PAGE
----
Slow progress with a scaredy cat…

For obvious reasons, I haven’t been giving equal time to the two new additions. Where Anya has required multiple daily rounds of medication and came out of her shell fairly quickly, Cordy has remained largely reluctant and uncertain. Technically, she’s largely remained firmly tucked into the cardboard base of their inclined scratching platform.

If the paperwork is to be believed, Cordy went from living in a park to being trapped and hauled in to the shelter and then moved onward to my house all in a span of four or five days. For a three-month-old kitten brain, that’s got to be just about as much new experience as anyone would want to deal with. I’m not at all surprised she was mostly shut down for the first two weeks I had her.

She’s making slow progress – coming out at meal times and grudgingly playing with the business end of a feather wand, if only briefly before beating a hasty retreat back to the safety of her box.

For the last three nights, somewhat unexpectedly, Cordy has emerged from her safe space while I’m checking in with them before “lights out.” She’ll pad cautiously across the room, rub against my leg, and stand still for a few pets from ear to tail before losing her courage and jumping away. This morning, while I was doing a last check before leaving for the office, she did it again.

Even as I’m sitting here typing it out, it doesn’t sound like much… but it’s leaps and bounds of progress for a cat who was more or less shut down for the first two weeks she was here. It’s progress and I’ll take it. I’ll take as much progress as we can muster between now and the first week of April, when Anya’s scheduled for eye surgery. I’m fully expecting that to be a giant step backwards for all of us.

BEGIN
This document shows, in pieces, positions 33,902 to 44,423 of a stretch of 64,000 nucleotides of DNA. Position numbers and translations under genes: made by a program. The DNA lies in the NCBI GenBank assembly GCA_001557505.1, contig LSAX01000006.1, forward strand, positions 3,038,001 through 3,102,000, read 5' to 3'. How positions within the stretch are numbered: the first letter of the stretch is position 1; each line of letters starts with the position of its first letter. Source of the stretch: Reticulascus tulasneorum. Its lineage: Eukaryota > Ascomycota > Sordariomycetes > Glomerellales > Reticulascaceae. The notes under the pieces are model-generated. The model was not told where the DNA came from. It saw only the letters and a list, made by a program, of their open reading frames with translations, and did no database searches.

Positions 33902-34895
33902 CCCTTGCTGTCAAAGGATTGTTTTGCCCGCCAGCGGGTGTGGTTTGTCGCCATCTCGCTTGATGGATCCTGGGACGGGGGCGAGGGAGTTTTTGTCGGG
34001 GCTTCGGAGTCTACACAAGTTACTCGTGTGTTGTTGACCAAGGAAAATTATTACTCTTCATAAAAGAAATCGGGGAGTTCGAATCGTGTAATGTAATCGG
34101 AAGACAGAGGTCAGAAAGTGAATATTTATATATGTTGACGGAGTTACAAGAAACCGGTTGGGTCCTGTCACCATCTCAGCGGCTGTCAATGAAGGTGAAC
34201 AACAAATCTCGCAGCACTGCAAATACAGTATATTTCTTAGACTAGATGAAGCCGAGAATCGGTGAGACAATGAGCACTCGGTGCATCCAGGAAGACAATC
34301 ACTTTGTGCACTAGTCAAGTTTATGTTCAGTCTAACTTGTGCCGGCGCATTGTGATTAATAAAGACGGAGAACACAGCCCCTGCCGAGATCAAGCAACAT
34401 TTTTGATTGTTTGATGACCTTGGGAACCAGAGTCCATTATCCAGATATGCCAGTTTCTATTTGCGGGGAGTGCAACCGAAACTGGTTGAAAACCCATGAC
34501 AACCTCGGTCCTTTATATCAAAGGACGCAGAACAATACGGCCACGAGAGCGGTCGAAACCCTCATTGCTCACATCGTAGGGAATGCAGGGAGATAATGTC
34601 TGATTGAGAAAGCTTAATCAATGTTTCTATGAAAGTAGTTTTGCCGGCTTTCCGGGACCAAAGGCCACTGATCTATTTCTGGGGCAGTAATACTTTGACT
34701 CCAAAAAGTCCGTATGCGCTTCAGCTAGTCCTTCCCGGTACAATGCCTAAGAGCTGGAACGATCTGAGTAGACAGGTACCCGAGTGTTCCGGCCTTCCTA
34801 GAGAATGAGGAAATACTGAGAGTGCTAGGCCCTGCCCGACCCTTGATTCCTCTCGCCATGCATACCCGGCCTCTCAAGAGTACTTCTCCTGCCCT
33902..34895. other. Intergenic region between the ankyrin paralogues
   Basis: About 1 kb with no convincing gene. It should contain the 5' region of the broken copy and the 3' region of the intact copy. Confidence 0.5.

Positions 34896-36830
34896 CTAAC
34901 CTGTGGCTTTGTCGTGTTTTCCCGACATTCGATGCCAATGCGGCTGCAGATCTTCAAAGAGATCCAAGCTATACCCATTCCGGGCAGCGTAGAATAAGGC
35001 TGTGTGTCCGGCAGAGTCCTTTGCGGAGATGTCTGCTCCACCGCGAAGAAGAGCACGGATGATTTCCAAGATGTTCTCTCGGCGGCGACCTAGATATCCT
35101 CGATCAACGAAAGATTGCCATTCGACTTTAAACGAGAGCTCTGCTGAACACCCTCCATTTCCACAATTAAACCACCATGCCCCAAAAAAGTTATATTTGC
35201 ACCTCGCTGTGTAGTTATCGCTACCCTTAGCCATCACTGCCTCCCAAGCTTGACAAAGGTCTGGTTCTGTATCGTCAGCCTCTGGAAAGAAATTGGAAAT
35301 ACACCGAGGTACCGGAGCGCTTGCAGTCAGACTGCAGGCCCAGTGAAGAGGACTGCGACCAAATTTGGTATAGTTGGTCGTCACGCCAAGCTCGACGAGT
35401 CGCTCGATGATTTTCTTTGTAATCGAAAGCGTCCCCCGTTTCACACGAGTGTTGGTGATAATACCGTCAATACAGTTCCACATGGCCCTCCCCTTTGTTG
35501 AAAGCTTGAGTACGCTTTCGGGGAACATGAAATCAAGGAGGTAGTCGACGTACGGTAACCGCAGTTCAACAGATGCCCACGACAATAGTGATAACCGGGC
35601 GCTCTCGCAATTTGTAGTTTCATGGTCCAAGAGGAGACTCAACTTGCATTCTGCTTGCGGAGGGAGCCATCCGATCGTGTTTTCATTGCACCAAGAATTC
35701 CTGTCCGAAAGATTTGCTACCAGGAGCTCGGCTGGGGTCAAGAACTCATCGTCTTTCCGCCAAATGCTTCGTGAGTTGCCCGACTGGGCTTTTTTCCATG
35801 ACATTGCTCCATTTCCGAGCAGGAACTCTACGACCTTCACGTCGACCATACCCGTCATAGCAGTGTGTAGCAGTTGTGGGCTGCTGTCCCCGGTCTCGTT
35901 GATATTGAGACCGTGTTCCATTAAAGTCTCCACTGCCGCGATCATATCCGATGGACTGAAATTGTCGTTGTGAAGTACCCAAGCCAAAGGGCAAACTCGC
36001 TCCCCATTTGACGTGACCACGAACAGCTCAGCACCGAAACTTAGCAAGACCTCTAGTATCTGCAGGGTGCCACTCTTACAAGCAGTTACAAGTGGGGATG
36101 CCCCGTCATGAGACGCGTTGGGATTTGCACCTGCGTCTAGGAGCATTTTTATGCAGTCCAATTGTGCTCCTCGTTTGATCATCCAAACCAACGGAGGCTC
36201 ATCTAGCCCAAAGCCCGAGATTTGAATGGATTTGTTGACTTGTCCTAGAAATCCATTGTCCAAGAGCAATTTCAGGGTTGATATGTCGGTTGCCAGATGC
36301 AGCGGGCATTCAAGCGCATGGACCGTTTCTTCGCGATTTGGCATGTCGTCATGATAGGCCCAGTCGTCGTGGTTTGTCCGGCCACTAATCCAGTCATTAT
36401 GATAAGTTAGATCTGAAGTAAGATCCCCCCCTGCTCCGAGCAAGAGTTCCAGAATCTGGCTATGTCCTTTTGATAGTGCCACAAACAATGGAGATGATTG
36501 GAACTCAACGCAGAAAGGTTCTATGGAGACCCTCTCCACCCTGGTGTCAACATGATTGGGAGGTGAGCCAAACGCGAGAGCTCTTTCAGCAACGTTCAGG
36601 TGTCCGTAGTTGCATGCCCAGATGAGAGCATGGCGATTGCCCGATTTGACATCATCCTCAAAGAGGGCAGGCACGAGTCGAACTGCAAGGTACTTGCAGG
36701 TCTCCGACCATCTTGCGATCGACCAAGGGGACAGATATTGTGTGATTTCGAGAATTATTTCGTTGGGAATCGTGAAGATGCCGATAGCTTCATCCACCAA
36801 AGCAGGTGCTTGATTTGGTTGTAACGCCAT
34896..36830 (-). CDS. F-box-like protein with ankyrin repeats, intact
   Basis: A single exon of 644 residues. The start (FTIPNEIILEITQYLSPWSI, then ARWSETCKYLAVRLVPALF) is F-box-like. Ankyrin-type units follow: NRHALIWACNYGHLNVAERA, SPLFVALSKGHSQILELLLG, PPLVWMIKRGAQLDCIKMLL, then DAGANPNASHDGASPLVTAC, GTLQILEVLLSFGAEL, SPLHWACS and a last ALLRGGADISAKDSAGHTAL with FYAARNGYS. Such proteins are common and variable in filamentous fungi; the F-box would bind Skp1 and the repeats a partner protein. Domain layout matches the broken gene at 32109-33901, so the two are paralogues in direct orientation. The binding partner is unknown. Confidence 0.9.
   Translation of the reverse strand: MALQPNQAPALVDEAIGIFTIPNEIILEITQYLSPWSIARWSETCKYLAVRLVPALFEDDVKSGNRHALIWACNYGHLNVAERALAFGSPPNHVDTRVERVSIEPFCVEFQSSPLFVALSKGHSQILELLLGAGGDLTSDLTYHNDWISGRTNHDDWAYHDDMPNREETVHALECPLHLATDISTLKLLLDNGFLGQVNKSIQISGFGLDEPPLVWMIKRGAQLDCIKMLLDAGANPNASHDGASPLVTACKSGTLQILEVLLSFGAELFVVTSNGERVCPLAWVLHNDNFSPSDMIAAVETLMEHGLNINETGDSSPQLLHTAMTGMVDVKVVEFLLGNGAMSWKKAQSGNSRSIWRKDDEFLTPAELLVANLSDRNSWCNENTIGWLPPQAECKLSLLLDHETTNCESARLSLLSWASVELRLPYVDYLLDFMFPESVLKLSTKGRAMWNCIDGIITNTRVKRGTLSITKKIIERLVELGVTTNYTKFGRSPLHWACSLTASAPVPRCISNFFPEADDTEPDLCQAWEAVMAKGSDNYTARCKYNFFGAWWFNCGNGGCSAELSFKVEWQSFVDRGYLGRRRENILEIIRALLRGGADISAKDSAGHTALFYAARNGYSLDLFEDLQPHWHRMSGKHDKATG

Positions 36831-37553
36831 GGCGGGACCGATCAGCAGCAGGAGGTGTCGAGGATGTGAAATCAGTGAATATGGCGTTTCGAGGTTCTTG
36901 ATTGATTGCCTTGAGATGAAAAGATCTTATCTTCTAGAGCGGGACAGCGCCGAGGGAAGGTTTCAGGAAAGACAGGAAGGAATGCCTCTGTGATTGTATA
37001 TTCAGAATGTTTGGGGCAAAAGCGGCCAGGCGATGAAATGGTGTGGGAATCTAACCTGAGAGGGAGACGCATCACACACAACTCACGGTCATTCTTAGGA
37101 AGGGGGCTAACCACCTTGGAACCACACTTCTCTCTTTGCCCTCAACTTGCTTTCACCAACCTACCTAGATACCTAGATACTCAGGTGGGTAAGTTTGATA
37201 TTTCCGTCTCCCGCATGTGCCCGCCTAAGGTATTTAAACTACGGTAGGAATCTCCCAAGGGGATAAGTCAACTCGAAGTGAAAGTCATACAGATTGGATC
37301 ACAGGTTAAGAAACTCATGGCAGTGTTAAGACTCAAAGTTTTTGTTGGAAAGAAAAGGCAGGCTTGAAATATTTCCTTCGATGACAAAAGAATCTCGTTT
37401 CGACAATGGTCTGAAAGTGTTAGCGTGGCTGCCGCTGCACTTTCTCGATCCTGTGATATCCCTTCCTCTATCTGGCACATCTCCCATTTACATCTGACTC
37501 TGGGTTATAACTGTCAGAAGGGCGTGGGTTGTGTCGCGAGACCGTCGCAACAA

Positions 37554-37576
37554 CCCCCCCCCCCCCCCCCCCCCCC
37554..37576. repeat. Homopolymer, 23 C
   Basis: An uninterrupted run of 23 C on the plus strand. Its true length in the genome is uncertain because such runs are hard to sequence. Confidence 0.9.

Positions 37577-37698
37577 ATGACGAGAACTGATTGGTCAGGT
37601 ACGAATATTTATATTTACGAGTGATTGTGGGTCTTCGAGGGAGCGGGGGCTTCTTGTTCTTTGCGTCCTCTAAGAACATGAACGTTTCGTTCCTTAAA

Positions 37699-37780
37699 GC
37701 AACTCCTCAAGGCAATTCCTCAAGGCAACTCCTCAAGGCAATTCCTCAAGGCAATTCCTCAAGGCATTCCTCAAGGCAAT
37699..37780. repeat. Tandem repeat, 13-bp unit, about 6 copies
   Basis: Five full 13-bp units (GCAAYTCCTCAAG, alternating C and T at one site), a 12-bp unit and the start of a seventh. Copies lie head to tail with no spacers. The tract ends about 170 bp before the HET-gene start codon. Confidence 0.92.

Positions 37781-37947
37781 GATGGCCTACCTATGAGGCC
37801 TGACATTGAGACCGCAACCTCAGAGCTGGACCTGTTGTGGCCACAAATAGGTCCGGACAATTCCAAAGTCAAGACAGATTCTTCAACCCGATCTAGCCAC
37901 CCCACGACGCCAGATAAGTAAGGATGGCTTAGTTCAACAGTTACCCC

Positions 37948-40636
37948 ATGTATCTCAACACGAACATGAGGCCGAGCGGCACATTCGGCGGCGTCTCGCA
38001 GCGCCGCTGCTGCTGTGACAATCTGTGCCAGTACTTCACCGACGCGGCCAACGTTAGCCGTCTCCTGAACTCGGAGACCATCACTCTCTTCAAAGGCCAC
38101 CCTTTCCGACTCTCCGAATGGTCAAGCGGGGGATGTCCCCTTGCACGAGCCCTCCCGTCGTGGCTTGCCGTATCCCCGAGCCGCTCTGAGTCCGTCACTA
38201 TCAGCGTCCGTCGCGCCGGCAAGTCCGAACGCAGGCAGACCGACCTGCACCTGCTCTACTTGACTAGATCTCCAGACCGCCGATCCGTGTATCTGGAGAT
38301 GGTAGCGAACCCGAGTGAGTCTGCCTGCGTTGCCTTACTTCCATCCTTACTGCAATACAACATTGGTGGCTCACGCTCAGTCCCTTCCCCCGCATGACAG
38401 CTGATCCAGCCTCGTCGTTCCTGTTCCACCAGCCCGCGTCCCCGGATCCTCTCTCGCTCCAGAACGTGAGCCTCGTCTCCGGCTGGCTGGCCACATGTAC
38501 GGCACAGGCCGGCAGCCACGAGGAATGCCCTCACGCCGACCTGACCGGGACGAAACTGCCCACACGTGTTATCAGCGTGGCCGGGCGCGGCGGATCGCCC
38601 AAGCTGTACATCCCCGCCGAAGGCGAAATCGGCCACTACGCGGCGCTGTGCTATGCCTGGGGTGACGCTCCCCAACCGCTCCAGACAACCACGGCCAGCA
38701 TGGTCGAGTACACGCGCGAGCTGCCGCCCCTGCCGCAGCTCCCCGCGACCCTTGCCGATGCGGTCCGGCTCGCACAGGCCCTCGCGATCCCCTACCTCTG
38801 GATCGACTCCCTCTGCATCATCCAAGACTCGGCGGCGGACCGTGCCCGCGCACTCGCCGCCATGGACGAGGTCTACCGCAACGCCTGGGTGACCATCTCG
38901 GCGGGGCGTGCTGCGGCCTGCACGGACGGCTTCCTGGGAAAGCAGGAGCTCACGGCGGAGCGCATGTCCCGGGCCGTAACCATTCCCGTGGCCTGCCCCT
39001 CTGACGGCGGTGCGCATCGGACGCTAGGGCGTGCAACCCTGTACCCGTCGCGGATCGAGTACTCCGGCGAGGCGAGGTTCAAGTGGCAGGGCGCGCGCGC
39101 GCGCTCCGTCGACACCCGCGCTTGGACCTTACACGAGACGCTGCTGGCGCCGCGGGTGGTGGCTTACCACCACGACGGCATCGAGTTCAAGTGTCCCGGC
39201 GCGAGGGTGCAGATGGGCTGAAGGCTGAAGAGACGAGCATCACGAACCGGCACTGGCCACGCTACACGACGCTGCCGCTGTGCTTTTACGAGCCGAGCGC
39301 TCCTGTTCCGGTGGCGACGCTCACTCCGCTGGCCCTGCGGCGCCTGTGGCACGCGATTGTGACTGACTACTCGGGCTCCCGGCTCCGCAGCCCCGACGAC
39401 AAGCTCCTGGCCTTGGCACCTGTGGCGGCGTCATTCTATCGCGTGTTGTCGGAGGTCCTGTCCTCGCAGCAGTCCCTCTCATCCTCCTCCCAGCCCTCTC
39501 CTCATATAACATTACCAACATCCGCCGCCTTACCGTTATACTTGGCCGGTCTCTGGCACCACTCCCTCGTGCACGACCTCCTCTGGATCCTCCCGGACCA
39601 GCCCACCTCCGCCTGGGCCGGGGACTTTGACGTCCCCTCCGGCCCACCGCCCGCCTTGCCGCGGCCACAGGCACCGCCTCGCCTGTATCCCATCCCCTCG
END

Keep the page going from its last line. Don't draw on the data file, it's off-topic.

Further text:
Slow progress…

The day to day of my world can be somewhat constrained at the best of times. It’s how I like it, so no complaints. For the last week or ten days, though, it’s constricted even more than usual. 

With Jorah, I spent the better part of six months keeping him contained in the kitchen. Fortunately, the kitchen here is spacious and well lit, so it wasn’t a particularly bad imposition in exchange for easy cleanup while we conducted remedial housetraining and cleaned up his all too frequent accidents. 

With Anya and Cordy, the confinement is considerably less spacious. It may be a generously sized guest bathroom, but the apparent space shrinks down considerably when you add in two cats, a litter box, scratching post, multiple food and water dishes, multiple beds, and some toys. At the moment, the confinement is mostly for the convenience of the repeated, daily rounds of medication I’m giving to Anya. Keeping them in a single space feels somehow more humane than chasing the poor girls through the entirety of the house thrice daily. Plus, she’s currently forced to contend with the cone of shame. Giving her the run of the house while the cone restricts her ability to squeeze into space that would let her avoid any unwanted canine attention feels distinctly unfair. 

The shelter recommended a two week decompression and adjustment period before introducing the new additions to the wider household and all of the additional room to roam. That would nominally end on Friday. The plan for the moment is to maintain the status quo at least through the weekend and Anya’s follow up appointment with her ophthalmologist on Monday. It seems that we’ve gotten a grip on the worst of the infection – her eye isn’t bright, weeping red – but there’s obviously still a lot of involvement with her conjunctiva. Assuming she’ll need continuing medication past Monday, I’ll need to reconsider our options. 

With stress being consistently listed as one of the causes for flare ups of her condition, getting her introduced into the house while also mitigating her symptoms feels like it’s going to be a fine line to walk in the coming days. I’d very much like to avoid a flare up resulting in another weeks long course of drops, ointments, and oral meds.

Anyaka has turned out to be quite the trooper. Despite our rough start and her being thoroughly annoyed with the current medical regimen, she’s purring up a storm and remarkably affectionate. Cordy remains uncertain of this new home. However, she has allowed me to touch her briefly while distracted with stinky food or toys. It’s slow progress all around, but it’s progress nonetheless.